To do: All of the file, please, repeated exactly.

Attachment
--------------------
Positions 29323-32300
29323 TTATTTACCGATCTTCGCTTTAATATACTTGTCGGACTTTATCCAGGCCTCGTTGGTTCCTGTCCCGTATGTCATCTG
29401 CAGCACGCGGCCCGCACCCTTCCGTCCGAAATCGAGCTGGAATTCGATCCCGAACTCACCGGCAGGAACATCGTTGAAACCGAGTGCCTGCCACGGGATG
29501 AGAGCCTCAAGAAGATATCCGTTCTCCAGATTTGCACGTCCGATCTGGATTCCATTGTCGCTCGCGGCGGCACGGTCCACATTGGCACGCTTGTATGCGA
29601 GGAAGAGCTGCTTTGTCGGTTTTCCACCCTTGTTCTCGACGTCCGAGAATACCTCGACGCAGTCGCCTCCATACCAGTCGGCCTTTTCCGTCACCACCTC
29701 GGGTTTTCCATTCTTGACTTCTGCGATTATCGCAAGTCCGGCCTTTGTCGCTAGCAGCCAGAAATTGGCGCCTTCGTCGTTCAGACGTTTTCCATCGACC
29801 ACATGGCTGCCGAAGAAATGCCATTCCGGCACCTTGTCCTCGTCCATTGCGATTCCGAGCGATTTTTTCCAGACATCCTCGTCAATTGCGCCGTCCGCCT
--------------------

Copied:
Positions 29323-32300
29323 TTATTTACCGATCTTCGCTTTAATATACTTGTCGGACTTTATCCAGGCCTCGTTGGTTCCTGTCCCGTATGTCATCTG
29401 CAGCACGCGGCCCGCACCCTTCCGTCCGAAATCGAGCTGGAATTCGATCCCGAACTCACCGGCAGGAACATCGTTGAAACCGAGTGCCTGCCACGGGATG
29501 AGAGCCTCAAGAAGATATCCGTTCTCCAGATTTGCACGTCCGATCTGGATTCCATTGTCGCTCGCGGCGGCACGGTCCACATTGGCACGCTTGTATGCGA
29601 GGAAGAGCTGCTTTGTCGGTTTTCCACCCTTGTTCTCGACGTCCGAGAATACCTCGACGCAGTCGCCTCCATACCAGTCGGCCTTTTCCGTCACCACCTC
29701 GGGTTTTCCATTCTTGACTTCTGCGATTATCGCAAGTCCGGCCTTTGTCGCTAGCAGCCAGAAATTGGCGCCTTCGTCGTTCAGACGTTTTCCATCGACC
29801 ACATGGCTGCCGAAGAAATGCCATTCCGGCACCTTGTCCTCGTCCATTGCGATTCCGAGCGATTTTTTCCAGACATCCTCGTCAATTGCGCCGTCCGCCT